By Chaz Lipp

The Lowdown: A blast of prime MCU fun that relaunches the title character in thrilling (and comedic) style.

Everyone’s favorite web slinger is finally done right in Spider-Man: Homecoming, the best Marvel Cinematic Universe entry since the first Guardians of the Galaxy. Sam Raimi’s Spider-Man trilogy was widely overpraised (the first two, at least; the third is justifiably viewed as lamentable)—bland yet passably entertaining as far as pre-MCU flicks go. But the appropriately-named Marc Webb’s Amazing Spider-Man reboot entries weren’t much better than Fox’s various Fantastic Four travesties. Hopes were high after Tom Holland’s brief but memorable debut as Peter Parker in Captain America: Civil War prefaced the full-blown reboot. Holland is an English actor (though you wouldn’t know it)—20 years old when Homecoming was shot, but looking convincingly younger as the high school student Peter is. He pulls off the delicate feat of remaining likable while delivering constant wisecracks that could’ve rendered the character annoying if given a heavier touch.

Not unlike 2008’s underrated The Incredible Hulk which also closely followed on the heels of a rival studio’s take on the character, director Jon Watts (nearly unknown prior to Homecoming) doesn’t bother with a typical “origin” story. Instead we’re shown a bit of backstory that expands upon Peter’s Civil War sequence, cleverly presented as ‘found footage.’ Even prior to that, we’re plunged backward in the MCU timeline to the cleanup at ground zero of the so-called Battle of New York (i.e. the climactic ‘aliens vs. heroes’ showdown that concluded Marvel’s The Avengers). It’s a surprising bit of everyday, ‘regular Joe’ business led by independent contractor Adrian Toomes (Michael Keaton). When U.S. Department of Damage Control (look for a new Damage Control TV series coming soon to ABC) forces Toomes’ crew out, the seeds are sown for the emergence of the Toomes’ alter ego, the Vulture.

Eight years after Toomes’ extraction from the New York City cleanup scene, Peter Parker has been recruited by Tony Stark (Robert Downey Jr., his seventh time in the role but still finding new tics—this time as a sort of surrogate father to Peter). Toomes has used his time productively, if not exactly wisely, by reverse-engineering advanced weaponry utilizing scraps of salvaged alien tech. That’s another intriguing concept introduced into the MCU by Homecoming, common criminals developing a black market out of all this otherworldly gear that has arrived ever since Earth was opened up to new dimensions. The presence of this kind of street crime helps ground the film in a smaller-scale sense of reality (entirely relative, of course, to the established rules of the MCU). Peter and his friends, including best friend Ned (the scene-stealing newcomer Jacob Batalon), are caught up in typical teen concerns (crushes, academic competitions) that also lend a fresh flavor to the MCU.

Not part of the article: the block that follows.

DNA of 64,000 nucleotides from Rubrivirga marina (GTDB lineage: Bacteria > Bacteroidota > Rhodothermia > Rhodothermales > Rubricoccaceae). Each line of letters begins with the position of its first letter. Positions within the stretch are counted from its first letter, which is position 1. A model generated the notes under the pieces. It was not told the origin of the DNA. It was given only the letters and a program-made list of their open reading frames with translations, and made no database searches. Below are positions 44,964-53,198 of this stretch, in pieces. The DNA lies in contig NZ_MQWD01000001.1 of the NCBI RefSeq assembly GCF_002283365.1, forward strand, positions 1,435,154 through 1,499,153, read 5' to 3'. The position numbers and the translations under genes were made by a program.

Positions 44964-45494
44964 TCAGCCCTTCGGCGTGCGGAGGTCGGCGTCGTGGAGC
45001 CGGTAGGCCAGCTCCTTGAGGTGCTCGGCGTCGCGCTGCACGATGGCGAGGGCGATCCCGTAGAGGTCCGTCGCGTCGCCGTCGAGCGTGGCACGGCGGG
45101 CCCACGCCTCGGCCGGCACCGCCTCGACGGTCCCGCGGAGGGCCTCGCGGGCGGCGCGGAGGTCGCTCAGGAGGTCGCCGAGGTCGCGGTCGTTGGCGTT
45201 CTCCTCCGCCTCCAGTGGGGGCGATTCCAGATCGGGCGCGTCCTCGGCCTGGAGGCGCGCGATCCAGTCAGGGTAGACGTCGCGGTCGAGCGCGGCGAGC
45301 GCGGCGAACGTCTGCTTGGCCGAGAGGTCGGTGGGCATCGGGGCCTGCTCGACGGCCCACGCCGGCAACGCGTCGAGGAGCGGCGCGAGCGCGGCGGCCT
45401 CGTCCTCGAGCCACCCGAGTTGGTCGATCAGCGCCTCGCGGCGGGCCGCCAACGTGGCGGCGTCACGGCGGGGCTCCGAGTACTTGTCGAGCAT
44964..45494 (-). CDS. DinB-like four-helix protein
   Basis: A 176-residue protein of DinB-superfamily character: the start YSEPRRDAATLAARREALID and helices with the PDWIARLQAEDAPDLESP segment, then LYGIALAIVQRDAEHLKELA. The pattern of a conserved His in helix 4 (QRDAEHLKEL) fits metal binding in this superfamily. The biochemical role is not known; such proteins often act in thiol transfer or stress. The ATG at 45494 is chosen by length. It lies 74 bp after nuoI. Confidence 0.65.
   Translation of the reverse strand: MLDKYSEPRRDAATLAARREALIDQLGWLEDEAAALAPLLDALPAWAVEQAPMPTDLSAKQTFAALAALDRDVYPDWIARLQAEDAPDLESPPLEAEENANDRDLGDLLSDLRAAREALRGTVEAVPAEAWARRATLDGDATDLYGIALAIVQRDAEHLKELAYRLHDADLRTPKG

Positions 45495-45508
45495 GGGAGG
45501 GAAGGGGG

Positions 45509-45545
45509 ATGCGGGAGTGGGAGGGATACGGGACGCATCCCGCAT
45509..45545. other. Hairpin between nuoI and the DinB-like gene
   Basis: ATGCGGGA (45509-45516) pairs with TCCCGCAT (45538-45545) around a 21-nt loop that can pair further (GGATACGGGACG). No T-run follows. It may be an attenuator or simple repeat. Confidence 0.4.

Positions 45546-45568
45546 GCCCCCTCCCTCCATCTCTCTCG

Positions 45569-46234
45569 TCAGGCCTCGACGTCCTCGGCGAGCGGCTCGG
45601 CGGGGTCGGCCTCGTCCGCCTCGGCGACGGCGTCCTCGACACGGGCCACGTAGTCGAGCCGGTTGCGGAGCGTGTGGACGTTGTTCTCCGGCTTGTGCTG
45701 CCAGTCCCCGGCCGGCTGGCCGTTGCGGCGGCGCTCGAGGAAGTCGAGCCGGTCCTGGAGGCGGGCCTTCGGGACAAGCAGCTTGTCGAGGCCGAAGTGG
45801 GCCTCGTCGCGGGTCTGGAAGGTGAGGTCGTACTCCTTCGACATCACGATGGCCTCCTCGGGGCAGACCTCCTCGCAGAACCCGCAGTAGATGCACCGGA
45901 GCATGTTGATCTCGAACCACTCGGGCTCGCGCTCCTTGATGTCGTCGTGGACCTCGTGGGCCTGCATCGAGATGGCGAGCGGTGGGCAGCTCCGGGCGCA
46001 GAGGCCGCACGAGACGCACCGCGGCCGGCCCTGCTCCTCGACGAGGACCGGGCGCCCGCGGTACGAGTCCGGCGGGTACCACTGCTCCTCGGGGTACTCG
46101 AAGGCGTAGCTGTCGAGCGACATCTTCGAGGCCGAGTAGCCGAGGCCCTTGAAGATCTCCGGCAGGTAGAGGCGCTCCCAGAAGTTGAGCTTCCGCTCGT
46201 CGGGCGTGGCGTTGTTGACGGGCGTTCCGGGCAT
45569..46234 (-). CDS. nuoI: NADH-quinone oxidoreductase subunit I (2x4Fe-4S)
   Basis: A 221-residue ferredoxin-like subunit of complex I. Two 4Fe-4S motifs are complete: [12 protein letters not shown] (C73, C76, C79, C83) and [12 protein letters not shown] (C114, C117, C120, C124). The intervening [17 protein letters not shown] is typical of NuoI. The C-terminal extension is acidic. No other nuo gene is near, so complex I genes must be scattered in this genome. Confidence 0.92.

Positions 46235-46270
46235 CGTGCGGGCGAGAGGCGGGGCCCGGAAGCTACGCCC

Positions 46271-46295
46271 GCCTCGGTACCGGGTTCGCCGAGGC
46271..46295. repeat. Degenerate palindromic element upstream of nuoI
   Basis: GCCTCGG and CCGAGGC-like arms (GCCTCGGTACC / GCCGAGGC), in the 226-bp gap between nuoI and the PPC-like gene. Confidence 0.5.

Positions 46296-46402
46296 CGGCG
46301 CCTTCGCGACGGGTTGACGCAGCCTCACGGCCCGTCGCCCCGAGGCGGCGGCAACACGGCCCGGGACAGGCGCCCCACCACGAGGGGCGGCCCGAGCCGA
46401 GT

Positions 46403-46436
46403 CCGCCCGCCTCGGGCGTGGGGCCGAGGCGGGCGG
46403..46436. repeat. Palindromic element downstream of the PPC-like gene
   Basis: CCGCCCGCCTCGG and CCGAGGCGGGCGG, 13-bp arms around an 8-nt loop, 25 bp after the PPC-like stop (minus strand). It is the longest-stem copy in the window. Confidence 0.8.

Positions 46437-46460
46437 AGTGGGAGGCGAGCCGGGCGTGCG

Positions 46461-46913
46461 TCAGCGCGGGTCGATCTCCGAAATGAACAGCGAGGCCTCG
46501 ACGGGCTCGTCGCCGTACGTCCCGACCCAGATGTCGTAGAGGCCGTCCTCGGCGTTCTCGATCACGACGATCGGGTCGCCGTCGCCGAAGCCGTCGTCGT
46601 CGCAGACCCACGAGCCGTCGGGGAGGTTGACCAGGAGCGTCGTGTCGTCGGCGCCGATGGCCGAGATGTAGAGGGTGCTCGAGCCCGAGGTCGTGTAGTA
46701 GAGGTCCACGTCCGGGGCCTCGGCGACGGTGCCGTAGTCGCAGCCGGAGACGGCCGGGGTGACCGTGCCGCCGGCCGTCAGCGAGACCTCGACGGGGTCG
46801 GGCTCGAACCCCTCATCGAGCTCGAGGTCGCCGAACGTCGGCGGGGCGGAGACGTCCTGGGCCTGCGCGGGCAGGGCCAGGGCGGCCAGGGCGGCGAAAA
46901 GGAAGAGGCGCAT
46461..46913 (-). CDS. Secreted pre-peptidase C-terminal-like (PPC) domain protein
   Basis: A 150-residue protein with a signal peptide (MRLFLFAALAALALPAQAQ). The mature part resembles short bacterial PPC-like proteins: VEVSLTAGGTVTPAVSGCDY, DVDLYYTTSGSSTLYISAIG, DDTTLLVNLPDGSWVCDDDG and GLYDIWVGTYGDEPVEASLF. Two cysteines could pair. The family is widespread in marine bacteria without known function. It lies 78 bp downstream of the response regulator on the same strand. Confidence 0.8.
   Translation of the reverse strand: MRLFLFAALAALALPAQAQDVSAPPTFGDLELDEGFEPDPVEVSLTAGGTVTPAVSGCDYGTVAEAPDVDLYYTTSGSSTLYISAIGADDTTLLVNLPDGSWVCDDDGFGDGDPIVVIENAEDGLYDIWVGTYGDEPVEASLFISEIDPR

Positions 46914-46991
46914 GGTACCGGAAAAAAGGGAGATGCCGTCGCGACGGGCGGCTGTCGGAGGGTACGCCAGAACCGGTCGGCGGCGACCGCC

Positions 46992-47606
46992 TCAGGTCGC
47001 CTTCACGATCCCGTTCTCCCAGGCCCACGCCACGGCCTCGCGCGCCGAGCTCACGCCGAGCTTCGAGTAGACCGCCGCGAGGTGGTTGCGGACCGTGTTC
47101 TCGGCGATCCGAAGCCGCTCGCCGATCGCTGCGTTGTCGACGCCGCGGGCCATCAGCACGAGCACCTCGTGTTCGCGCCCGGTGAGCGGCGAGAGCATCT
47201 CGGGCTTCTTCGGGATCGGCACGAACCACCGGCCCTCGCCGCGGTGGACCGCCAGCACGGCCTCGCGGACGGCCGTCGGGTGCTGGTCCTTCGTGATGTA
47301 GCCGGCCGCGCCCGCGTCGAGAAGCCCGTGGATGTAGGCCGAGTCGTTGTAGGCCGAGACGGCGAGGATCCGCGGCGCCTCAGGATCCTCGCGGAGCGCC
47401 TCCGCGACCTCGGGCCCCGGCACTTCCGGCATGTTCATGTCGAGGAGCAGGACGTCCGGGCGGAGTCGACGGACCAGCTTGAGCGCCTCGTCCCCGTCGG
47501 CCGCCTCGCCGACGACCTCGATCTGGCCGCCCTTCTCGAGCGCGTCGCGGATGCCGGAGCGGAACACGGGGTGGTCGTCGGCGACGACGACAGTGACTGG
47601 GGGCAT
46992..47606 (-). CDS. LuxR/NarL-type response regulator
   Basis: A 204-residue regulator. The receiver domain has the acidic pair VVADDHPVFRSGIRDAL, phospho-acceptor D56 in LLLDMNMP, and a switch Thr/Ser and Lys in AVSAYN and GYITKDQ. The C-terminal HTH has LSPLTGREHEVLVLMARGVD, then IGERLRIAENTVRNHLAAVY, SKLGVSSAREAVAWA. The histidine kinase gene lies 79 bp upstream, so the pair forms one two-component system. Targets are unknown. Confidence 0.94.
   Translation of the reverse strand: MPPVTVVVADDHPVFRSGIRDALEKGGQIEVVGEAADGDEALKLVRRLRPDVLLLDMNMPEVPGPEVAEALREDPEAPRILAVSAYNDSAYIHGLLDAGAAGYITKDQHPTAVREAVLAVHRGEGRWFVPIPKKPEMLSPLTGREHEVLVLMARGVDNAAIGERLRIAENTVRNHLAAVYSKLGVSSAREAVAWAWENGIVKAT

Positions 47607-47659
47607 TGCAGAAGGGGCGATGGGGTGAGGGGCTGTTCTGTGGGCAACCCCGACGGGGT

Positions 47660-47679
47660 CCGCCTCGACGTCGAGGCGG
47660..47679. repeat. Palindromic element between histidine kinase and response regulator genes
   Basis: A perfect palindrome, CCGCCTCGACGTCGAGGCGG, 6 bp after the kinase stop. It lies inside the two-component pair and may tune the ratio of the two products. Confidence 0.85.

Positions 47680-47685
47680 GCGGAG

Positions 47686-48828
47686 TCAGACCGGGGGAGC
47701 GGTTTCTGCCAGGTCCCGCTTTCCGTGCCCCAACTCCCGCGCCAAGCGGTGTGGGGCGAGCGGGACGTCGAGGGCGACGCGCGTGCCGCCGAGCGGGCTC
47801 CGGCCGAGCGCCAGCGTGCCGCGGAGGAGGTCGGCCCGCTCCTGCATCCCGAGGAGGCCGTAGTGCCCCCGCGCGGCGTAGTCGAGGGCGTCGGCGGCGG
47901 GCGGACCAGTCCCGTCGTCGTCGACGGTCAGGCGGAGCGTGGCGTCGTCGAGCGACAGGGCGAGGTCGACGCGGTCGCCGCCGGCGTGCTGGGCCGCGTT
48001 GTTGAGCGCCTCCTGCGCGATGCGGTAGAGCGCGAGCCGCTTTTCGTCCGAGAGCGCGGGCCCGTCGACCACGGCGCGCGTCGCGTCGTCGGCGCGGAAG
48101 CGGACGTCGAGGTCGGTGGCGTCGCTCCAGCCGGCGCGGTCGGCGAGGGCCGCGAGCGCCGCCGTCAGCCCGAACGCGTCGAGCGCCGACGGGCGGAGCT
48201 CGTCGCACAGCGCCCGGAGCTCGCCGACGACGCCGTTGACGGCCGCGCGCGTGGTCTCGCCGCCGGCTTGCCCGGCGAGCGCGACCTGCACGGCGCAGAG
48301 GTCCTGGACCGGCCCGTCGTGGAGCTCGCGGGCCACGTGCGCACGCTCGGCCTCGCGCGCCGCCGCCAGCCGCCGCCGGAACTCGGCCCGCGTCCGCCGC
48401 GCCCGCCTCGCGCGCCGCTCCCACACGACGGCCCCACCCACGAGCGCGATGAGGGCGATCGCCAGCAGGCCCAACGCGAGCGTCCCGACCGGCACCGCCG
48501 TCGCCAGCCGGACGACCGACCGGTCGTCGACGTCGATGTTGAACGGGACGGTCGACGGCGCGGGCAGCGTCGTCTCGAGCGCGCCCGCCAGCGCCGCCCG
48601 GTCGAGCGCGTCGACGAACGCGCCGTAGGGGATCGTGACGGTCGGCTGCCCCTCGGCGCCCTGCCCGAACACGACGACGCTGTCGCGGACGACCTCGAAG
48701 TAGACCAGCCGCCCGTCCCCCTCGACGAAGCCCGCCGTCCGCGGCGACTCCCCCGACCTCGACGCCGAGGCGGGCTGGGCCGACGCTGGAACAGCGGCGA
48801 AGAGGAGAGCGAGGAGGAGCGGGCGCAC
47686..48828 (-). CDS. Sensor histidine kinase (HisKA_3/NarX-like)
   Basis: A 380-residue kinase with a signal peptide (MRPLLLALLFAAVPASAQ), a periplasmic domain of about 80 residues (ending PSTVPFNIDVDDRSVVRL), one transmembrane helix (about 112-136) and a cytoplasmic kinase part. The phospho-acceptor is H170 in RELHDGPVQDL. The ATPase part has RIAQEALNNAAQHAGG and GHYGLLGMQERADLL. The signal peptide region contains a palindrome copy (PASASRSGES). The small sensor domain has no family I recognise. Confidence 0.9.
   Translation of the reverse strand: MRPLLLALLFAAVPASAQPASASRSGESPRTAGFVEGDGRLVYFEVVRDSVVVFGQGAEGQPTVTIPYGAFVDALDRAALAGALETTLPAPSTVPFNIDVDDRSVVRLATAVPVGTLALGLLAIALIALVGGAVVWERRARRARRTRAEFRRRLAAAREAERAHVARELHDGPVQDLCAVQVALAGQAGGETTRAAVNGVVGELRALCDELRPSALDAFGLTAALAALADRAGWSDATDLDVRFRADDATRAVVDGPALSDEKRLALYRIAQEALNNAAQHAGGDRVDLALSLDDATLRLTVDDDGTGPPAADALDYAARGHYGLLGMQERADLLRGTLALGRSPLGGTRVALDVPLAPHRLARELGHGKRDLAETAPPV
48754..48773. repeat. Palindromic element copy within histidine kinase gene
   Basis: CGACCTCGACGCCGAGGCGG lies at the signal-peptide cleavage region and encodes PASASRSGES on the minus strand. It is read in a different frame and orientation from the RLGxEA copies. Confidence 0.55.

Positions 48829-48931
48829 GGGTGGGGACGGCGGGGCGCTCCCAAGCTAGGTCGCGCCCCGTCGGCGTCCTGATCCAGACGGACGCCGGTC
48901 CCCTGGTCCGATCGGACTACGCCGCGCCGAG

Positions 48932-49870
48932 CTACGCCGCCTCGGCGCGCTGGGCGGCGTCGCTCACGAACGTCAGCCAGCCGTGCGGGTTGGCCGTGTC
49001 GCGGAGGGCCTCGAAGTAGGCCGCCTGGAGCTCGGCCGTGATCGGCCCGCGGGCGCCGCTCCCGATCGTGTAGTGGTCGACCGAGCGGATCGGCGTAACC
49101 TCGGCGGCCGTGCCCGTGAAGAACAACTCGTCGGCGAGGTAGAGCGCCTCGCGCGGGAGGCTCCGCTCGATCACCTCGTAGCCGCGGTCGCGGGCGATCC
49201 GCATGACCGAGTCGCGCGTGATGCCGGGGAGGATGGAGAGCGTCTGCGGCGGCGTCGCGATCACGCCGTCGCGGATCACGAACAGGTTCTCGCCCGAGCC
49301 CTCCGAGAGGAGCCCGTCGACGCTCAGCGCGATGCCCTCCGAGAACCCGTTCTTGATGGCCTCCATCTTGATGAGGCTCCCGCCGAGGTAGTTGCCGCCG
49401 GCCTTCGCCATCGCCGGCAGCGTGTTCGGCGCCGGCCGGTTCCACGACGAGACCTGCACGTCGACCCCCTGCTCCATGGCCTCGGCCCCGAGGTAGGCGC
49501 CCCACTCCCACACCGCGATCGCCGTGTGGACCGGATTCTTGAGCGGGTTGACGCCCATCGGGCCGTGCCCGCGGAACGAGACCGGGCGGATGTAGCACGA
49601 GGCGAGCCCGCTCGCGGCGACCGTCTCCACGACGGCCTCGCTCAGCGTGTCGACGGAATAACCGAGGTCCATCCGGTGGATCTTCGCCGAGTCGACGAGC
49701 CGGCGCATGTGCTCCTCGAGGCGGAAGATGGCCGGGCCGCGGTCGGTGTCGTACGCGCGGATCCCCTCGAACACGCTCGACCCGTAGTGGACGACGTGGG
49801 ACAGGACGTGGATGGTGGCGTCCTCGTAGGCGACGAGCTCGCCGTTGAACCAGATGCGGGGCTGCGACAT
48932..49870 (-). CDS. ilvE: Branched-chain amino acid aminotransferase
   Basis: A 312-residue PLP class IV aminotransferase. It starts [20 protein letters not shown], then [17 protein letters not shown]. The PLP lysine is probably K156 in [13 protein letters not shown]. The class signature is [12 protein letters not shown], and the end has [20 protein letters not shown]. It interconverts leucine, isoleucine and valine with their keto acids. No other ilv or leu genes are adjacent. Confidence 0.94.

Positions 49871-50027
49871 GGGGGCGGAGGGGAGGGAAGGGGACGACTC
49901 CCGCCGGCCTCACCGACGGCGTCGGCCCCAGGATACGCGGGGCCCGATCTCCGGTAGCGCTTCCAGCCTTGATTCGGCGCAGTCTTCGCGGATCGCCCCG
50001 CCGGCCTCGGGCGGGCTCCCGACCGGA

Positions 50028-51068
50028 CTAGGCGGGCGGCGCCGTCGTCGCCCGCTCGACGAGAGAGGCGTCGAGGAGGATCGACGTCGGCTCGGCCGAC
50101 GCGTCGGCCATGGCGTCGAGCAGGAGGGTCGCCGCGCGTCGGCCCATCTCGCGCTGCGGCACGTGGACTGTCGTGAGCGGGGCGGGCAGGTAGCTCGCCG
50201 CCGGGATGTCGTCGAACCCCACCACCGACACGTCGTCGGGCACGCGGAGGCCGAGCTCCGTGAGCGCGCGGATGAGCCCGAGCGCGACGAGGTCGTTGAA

Peter’s impetuous nature gets him in over his head as he tries to take on the Vulture, who’s not so much aiming for a global take-down or anything remotely as grand—he just wants to make a buck when all is said and done. Keaton scores by making the thinly-written Vulture believable as a sort of working-class villain. An effective third-act twist deepens the character somewhat, but Toomes/Vulture still seems to function primarily as a plot point. And adversary for Peter Parker to cut his teeth on. The thing is, with a jam-packed 133-minute running time that flies by surprisingly fast, there’s not much that would’ve been beneficial to cut in order to expand the Vulture and his M.O. The action is exciting, with inventive set pieces occurring at strategically-placed intervals. The humor laced throughout keeps the tone light—no heartstrings being tugged here, which is fine. The emotional kick that makes, say, Captain America: The First Avenger or Guardians of the Galaxy Vol. 2 resonate a little more soundly was simply not director Jon Watts (and his small army of five additional co-writers) were aiming for with Homecoming.

Lots of little touches also help make Spider-Man: Homecoming imminently watchable (and probably rewatchable; this is the first MCU film in a while that I felt like seeing again almost as soon as it ended). Those touches include Marisa Tomei’s plucky Aunt May and Jon Favreau’s return as “Happy” Hogan, Tony Stark’s right-hand (last seen in 2013’s Iron Man 3). Additional familiar faces turn up in cameo appearances. Fun from start to finish.

Spider-Man: Homecoming images: Columbia Pictures; Marvel Studios; Pascal Pictures

Chaz Lipp

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